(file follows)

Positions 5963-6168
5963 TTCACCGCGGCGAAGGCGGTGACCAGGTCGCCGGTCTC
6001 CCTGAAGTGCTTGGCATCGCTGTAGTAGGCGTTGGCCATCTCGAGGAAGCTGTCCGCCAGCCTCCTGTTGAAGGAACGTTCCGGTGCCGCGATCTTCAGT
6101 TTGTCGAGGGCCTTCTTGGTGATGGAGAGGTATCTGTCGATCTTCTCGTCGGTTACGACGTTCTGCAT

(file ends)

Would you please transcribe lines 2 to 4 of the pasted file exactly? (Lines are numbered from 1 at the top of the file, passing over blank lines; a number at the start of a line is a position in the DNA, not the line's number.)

5963 TTCACCGCGGCGAAGGCGGTGACCAGGTCGCCGGTCTC
6001 CCTGAAGTGCTTGGCATCGCTGTAGTAGGCGTTGGCCATCTCGAGGAAGCTGTCCGCCAGCCTCCTGTTGAAGGAACGTTCCGGTGCCGCGATCTTCAGT
6101 TTGTCGAGGGCCTTCTTGGTGATGGAGAGGTATCTGTCGATCTTCTCGTCGGTTACGACGTTCTGCAT